Business News for the Mississippi Delta

Strong Workforce

By Lex Taylor

There is nothing more critical to Mississippi’s economy than the development of a strong workforce.

The first thing companies consider when determining whether to locate in Mississippi or expand an already existing location is, “What type of workforce is in the area?” Don’t expect that to change anytime soon.

While skills and experience are vital when evaluating the current workforce, one of the keys for Mississippi to prosper is for us to focus on developing a strong workforce for the future.

One of the most recognized ways for a community to show they are serious about workforce development is to participate in the ACT Work Ready Community program.

The Mississippi Delta has been a leader focusing on the importance of developing Certified Work Ready Communities in its region. A dozen counties in the Mississippi Delta have already obtained work ready certification, and five more counties are working toward becoming certified.

While there are a variety of things that go into the certification process, at the core is the number of people within a county that has earned a National Career Readiness Certificate (NCRC). Under this program, a person’s skill level is determined through an assessment called ACT WorkKeys. Once someone completes the assessment, that person is assigned a work readiness level of bronze, silver, gold, or platinum.

The work readiness process looks at the number of NCRC holders in three areas:

• The emerging workforce—high school and college students

• The current workforce—those now working in the private or public sectors

• The transitioning work-force—those who are unemployed, taking part in adult education, or looking to get back into the job market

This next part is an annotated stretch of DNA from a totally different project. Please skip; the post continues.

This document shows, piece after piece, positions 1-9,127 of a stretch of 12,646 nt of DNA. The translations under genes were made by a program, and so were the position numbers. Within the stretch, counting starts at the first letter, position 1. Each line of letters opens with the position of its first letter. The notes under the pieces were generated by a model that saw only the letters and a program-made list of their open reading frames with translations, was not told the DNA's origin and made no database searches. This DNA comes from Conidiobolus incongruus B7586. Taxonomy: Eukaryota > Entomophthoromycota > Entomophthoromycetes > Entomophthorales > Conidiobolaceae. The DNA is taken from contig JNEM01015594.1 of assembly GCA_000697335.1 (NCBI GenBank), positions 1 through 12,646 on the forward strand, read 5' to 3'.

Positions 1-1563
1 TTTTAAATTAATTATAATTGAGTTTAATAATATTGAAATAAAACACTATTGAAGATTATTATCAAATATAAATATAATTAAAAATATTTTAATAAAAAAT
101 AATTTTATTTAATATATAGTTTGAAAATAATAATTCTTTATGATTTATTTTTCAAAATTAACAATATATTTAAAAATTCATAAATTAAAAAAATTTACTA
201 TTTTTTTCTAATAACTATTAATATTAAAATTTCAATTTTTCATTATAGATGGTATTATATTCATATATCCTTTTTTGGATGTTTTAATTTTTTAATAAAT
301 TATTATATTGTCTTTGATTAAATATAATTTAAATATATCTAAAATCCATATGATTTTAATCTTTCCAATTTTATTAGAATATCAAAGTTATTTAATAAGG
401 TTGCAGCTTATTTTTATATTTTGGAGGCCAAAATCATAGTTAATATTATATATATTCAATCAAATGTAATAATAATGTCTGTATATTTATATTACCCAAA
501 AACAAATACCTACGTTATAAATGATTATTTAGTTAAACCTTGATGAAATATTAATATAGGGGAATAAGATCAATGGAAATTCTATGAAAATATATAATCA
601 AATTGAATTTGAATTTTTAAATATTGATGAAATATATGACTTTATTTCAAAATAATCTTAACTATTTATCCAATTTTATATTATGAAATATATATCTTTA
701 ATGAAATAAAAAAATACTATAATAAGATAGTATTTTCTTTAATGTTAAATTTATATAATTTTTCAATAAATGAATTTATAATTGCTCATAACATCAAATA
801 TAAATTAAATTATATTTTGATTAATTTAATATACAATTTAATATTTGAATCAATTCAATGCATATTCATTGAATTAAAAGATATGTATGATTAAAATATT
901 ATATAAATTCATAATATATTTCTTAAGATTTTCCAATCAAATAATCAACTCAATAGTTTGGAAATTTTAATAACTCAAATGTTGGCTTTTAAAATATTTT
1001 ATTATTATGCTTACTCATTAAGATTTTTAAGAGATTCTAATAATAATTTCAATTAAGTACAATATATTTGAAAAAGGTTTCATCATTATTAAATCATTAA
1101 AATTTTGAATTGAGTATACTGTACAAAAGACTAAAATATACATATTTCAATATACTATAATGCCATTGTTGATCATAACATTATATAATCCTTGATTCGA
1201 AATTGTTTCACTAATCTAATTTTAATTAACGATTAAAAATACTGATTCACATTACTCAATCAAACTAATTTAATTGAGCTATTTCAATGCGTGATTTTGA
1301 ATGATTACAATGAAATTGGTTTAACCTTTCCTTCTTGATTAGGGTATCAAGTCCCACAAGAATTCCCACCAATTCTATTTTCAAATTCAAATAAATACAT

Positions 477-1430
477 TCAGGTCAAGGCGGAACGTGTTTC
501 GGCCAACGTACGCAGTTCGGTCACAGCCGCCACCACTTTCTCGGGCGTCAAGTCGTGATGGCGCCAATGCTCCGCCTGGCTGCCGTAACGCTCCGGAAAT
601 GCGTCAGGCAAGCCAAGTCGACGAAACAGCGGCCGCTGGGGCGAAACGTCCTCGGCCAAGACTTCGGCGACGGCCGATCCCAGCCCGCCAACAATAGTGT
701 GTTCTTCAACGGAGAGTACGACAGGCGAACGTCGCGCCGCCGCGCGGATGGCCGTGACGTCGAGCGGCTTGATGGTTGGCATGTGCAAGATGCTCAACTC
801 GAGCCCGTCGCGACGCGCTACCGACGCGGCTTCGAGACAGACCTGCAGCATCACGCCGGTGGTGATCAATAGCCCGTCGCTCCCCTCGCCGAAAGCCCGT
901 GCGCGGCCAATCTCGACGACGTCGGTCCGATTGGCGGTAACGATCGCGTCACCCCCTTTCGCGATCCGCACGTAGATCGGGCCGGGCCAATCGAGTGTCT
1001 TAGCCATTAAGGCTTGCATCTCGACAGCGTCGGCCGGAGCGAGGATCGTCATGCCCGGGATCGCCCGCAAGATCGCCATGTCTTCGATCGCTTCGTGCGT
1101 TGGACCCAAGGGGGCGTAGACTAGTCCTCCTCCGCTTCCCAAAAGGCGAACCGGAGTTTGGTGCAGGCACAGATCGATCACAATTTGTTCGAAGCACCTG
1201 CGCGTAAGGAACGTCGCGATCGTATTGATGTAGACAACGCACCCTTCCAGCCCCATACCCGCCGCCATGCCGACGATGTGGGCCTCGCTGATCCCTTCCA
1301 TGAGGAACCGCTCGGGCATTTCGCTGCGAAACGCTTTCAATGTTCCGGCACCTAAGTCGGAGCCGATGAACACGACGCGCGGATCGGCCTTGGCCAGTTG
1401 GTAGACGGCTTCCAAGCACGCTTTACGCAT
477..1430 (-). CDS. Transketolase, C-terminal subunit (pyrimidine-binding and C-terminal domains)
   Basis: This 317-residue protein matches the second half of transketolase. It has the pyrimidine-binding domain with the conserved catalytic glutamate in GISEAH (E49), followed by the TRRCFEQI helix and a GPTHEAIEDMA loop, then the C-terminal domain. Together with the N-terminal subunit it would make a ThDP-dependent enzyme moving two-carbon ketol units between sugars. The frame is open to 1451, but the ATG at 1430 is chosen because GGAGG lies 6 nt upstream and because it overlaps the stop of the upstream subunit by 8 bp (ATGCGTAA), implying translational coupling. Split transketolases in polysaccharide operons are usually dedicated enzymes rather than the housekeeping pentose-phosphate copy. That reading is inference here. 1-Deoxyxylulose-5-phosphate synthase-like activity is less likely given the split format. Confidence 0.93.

This assessment determines a person’s basic work skills in three areas—applied math, graphic literacy and workplace documents. Simply put, employers can use this assessment to determine a potential employee’s current skills, as well as the employee’s ability to learn the specific skills required for the jobs within their company.

More and more businesses throughout Mississippi now use this assessment. Many will not even consider someone for employment unless they have scored at the silver level or above.

Two of the larger projects that have come to Mississippi over the past few years—the Yokohama Tire plant in West Point and the soon-to-open Continental Tire facility in Clinton—required a silver level certification before allowing someone to apply. This shows the value this assessment brings to economic development.

Local community leaders should be commended for the work they are doing to show employers the type of workforce that exists in their area.

On the statewide level, the Mississippi Economic Council (MEC) has been working with state leaders and education officials to determine ways to assist in this process. The legislature recently approved funding of $1 million, of which a portion can be used for high school students to take the ACT WorkKeys assessment.

In early September, the State Board of Education placed the priority of this funding on the WorkKeys assessment. Under the Department of Education’s plan, the first two areas for spending will be:

• Districts are first to use the funds to offer the ACT WorkKeys exam to all career and technical education (CTE) program completers from the prior school year.

• Then, districts may offer other students the opportunity to take ACT WorkKeys.

This is a big step forward, as the state leaders understand not only the importance of career and technical education, but now see the value in determining our students’ work readiness.

As the state Chamber of Commerce, MEC has focused on ways to better prepare our students for success in four-year college programs, and in the career and technical fields.

MEC’s Endeavor report shows that for Mississippi’s economy to grow we must prepare our students in both areas. We are doing this through our Mississippi Scholars and Mississippi Scholars Tech Master programs. Over the past fifteen years, more than 50,000 students have been impacted by these programs and were better prepared when beginning their post-secondary education.

Today, with the increased focus on work readiness, Mississippi has the chance to set ourselves apart by working together to create work-ready communities all across the state. DBJ

Lex Taylor is Chairman and CEO of the Taylor Group of Companies and serves as Chair of the Mississippi Economic Council—the State Chamber of Commerce.